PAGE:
1. Not finding help here? Sign up for a free 30min tutor trial with Chegg Tutors
    Dismiss Notice
Dismiss Notice
Join Physics Forums Today!
The friendliest, high quality science and math community on the planet! Everyone who loves science is here!

Vector addition

  1. Oct 25, 2004 #1
    Ok, my question is, if you have 2 vectors added together a+b, could the magnitude of the resultant change if u subracted a-b? say a was any magnitude at 0 degrees. and b was any magnitude say 170 degrees. if u subtracted b it would go opposite direction southeast making the resultant much larger since it makes obtuse angle right? I might be completely wrong on this.

    thank you in advance.
     
  2. jcsd
  3. Oct 26, 2004 #2

    cepheid

    User Avatar
    Staff Emeritus
    Science Advisor
    Gold Member

    Yes, a + b will certainly not give you the same vector in magnitude or in direction as a - b (in general). The magnitude of the resultant depends crucially on the angle between the vectors; draw the vector sum triangles for several cases and you will see. Can you tell me in what case (ie for what angle theta) the resultant magnitude will be the largest? Does the result make sense physically, if you consider a vector quantity, such as force? It should.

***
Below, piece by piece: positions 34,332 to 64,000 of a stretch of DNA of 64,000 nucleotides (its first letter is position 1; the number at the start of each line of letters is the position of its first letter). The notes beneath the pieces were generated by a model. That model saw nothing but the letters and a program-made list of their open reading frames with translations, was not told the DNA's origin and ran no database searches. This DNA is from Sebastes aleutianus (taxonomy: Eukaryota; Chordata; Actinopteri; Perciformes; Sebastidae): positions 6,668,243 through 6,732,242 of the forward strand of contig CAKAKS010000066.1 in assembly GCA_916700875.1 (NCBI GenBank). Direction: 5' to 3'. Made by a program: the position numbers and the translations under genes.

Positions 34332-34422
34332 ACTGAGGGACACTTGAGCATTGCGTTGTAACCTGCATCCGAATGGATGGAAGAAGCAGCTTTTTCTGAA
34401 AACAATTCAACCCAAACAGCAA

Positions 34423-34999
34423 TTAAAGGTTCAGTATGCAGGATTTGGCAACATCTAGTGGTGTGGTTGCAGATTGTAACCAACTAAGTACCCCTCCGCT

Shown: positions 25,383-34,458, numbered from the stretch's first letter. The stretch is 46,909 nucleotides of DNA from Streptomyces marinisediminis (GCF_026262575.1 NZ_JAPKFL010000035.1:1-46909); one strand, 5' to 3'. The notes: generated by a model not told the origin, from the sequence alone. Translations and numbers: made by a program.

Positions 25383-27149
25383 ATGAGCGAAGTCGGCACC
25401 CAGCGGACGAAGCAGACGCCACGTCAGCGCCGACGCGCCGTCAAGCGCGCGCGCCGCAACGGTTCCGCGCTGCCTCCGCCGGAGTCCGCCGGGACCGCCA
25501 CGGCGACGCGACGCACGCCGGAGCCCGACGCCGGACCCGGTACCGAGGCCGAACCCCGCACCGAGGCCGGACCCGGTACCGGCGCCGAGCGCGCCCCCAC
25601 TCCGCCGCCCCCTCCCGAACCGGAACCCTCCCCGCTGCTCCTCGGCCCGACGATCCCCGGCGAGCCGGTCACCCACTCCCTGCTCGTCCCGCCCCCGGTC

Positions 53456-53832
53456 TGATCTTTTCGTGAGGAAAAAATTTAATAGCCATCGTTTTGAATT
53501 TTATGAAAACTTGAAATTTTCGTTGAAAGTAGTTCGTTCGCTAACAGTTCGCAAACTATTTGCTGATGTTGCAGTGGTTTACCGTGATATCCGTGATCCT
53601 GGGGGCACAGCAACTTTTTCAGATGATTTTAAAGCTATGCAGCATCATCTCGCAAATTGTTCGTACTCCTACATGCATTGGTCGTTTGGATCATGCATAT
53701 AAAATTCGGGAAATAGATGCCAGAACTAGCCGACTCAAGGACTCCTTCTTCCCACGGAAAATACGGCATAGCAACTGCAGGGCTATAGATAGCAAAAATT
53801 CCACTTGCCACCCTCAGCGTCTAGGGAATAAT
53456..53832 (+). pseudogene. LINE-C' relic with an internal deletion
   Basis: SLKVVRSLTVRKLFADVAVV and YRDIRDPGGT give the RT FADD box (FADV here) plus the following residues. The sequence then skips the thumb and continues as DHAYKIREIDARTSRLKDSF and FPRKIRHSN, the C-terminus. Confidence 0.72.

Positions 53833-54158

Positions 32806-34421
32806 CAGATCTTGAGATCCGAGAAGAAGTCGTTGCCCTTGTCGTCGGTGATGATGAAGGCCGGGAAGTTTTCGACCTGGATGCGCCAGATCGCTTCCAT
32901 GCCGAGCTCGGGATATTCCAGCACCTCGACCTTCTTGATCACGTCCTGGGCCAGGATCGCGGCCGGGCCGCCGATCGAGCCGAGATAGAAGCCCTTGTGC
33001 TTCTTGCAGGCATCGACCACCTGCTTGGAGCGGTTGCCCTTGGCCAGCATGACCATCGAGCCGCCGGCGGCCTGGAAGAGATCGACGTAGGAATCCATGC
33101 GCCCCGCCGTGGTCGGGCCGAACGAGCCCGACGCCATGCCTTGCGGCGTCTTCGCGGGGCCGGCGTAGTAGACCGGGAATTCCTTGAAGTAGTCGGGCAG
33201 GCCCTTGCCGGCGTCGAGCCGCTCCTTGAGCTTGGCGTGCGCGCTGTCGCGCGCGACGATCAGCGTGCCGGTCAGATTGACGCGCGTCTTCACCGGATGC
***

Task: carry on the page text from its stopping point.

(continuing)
Hint...any time you add the vectors, the resultant vector is shorter than the distance traversed in going along the "bent" path from the tail of a to the tip of b. This is analogous to the triangle inequality, right?
     
Know someone interested in this topic? Share this thread via Reddit, Google+, Twitter, or Facebook

Have something to add?



Similar Discussions: Vector addition
  1. Vector addition (Replies: 3)

  2. Vectors addition (Replies: 10)

Loading...